Do you need hard evidence of God? This little caterpillar is. It is a living witness to God, infinite, all powerful, all knowing, everywhere present God. Read Romans 1:20.

This caterpillar gives witness to God. He exists. This calls for a significant question. How is your relationship to God? Non-existent? Do you want a little of God when you are in trouble? God designed the tussock moth perfectly, and all of creation with it-including me and you. Now to the biggest question: are you satisfied with no God; a little God? Perhaps you want a bit of God like poet Wilbur Rees:

 Three Dollars Worth of God.

I would like to buy $3 worth of God, please.

Not enough to explode my soul or disturb my sleep,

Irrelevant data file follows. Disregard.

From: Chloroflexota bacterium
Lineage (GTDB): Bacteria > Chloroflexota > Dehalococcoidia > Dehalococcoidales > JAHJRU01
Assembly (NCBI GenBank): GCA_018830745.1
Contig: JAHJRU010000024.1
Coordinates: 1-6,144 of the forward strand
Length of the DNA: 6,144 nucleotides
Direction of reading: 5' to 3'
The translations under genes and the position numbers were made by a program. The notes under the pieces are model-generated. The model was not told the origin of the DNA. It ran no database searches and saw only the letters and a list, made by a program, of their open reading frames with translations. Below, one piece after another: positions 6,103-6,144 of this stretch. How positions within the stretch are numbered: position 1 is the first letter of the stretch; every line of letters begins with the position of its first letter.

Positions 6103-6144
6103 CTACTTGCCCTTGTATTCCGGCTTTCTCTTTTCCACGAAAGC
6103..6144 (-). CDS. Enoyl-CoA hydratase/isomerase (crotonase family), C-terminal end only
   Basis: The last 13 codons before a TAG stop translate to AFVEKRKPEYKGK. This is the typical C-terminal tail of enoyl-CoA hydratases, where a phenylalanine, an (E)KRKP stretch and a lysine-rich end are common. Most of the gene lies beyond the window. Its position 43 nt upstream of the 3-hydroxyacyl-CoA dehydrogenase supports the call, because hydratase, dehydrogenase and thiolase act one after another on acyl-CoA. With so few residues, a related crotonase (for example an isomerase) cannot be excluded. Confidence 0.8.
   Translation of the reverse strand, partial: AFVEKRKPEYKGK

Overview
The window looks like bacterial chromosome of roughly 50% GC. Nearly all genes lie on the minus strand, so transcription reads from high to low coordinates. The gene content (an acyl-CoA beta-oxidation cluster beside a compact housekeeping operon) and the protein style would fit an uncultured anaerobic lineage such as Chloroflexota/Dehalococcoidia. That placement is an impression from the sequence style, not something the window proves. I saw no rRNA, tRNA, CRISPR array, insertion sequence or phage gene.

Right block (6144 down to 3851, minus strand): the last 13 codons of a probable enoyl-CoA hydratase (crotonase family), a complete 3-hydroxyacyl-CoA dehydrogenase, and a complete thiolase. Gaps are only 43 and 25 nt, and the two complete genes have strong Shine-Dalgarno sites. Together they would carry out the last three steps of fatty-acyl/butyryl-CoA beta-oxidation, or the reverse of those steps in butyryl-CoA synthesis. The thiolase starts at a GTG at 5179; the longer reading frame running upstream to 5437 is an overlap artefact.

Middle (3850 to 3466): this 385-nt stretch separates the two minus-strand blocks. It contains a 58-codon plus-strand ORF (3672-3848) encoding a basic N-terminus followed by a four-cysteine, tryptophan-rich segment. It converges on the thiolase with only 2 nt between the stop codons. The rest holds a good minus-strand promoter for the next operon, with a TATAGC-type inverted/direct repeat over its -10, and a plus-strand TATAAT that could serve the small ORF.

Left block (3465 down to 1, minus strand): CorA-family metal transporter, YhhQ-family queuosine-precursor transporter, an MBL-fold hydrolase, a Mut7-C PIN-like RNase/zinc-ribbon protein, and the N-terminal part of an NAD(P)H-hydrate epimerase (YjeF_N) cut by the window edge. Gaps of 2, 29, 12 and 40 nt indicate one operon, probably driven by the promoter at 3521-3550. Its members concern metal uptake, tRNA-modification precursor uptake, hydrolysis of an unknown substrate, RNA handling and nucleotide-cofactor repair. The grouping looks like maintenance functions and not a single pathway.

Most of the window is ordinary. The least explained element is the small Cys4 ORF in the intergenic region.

but just enough to equal a cup of warm milk

or a snooze in the sunshine.

I don’t want enough of God to make me love a black man

or pick beets with a migrant.

I want ecstasy, not transformation.

I want warmth of the womb, not a new birth.

I want a pound of the Eternal in a paper sack.

I would like to buy $3 worth of God, please.

— Wilbur Rees

God, infinitely wise Creator of the tussock moth, wants an all-in relationship with you and I. You can know Him.

Do we settle for 3 dollars’ worth?  Only 3 bucks of an interminably endless, boundless in power God? Look at it this way, Jesus said the greatest commandment is to love God with all you heart. God is all set to love you as only he can; since before you were born.  Think about all the good things in life-realize none compares to the eternal goodness of a life lived all for God. Nothing is lost- eternity is gained. Why settle for 3 dollars’ worth? God has given us his all. What would your life be like? God is a perfect Creator, his specialty is humans.